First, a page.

Augers used with SLM rely on design characteristics common to the mining industries. For long life, materials of construction must be harder than the sand grains being conveyed and rotational speeds are kept to a minimum.

Also, the clearance between the moving auger flighting and concrete trough is one inch, minimum, in order to reduce abrasive wear.

Augers are placed at the same locations as flumes – either through the centre or at the end of barns – and discharge at a reception tank or manure storage. Auger lengths and power requirements vary. Multiple augers can be placed in series to achieve any length desired.

The challenge, however, becomes (with multiple augers) placement of the drive units so as not to interfere with cow movement and manure scraping.

Four augers placed in series to achieve lengths in excess of 700 feet is achievable. With augers, safety is paramount. Top covers and grates must be maintained for the entire auger length.

Vacuum (vac) tanks, as the name implies, are manure tankers equipped with a vacuum arrangement that “suck” manure off the alley floor and into the tank.

Manure can then be transported to the desired location. Vac tanks have found favour in situations where flumes and augers are not options due to facility layout and/or site topography.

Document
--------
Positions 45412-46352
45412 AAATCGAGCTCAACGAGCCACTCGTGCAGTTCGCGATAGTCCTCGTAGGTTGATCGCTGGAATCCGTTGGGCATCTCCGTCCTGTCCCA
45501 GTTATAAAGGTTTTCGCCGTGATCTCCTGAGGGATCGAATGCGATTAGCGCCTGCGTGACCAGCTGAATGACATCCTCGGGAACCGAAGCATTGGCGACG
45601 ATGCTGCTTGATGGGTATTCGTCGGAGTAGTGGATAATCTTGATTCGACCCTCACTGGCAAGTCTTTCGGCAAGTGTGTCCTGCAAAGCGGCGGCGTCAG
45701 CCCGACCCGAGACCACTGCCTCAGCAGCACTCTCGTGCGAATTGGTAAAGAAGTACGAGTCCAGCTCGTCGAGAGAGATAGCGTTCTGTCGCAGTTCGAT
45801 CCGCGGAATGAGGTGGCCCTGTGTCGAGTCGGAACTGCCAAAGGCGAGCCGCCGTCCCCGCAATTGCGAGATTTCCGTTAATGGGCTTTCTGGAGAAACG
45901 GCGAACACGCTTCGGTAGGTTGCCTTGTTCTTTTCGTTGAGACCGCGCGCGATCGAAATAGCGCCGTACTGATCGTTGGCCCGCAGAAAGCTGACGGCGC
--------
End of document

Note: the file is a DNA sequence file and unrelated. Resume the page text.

Vac tanks have proven particularly useful on large facilities where manure must be conveyed from multiple barns over a large area to one location for processing, say, an anaerobic digester.

Vac tanks have also been useful where facilities have converted from non-sand bedding to sand – that is, where an existing manure conveyance system like gravity flow is incompatible with sand or where SLM conveyance systems have failed.

Vac tanks are large and heavy implements that are either truck-mounted or trailer-mounted. Due to high axle loads, concrete placed over inadequate subgrade is subject to cracking. A skilled tractor operator is required to successfully maneuver a vac tank around a dairy.

When purchasing vac tanks, opt for features that reduce or eliminate sand buildup in the tanks. This may be augers, agitators or a combination of the two.

Vac tanks are so integral to a manure-handling program that two units should be considered in order to manage around breakdowns, maintenance and freezing.

Remember to use systems specifically designed for sand-laden manure where sand bedding is used. The most common reason for SLM handling system failure is not taking into consideration the fact sand settles out of manure when diluted (some even settles when undiluted) as well as use of equipment not intended or designed for sand.

Sadly, the predominant reason for producers not using sand bedding is fear of manure handling. Industries such as mining and domestic sewage treatment both handle sand.

Adopting design methodologies and equipment from these industries can result in favourable outcomes when it comes to sand bedding both from cow comfort and producer comfort (manure handling) standpoints.  PD

References omitted due to space but are available upon request. Click here to email an editor.

Andrew Wedel PE